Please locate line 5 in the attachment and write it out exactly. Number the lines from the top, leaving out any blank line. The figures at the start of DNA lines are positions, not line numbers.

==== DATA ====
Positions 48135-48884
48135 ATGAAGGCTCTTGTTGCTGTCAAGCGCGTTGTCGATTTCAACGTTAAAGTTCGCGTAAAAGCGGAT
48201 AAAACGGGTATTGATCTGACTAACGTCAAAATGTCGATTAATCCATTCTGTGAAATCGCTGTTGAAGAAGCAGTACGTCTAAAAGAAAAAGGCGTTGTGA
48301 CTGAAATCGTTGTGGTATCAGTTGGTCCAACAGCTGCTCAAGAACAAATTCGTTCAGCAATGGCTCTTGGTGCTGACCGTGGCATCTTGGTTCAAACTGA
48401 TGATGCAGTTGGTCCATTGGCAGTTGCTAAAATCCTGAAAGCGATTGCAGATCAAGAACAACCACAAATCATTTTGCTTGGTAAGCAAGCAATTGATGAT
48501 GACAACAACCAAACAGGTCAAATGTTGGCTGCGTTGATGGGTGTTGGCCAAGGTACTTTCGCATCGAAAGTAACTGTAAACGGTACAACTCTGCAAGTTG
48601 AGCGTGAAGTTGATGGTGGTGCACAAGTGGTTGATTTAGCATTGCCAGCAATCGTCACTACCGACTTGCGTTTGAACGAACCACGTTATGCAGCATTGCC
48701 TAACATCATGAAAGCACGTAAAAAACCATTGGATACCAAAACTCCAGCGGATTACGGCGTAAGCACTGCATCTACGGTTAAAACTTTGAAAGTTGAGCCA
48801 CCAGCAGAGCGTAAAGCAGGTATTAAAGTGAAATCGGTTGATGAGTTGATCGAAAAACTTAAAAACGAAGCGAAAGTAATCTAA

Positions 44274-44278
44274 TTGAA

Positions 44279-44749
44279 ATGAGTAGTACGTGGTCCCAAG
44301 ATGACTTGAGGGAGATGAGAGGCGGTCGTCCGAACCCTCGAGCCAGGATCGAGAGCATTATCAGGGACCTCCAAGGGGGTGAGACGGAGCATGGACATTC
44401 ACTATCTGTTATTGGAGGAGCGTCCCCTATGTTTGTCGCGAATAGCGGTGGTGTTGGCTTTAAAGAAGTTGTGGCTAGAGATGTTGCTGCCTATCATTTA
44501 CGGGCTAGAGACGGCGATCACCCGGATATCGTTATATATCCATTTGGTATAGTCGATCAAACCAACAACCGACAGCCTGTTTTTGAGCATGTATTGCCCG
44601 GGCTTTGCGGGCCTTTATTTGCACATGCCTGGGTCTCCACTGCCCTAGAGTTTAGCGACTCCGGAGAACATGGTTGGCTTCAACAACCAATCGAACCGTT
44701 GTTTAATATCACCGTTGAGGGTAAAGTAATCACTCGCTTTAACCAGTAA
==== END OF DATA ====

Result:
48401 TGATGCAGTTGGTCCATTGGCAGTTGCTAAAATCCTGAAAGCGATTGCAGATCAAGAACAACCACAAATCATTTTGCTTGGTAAGCAAGCAATTGATGAT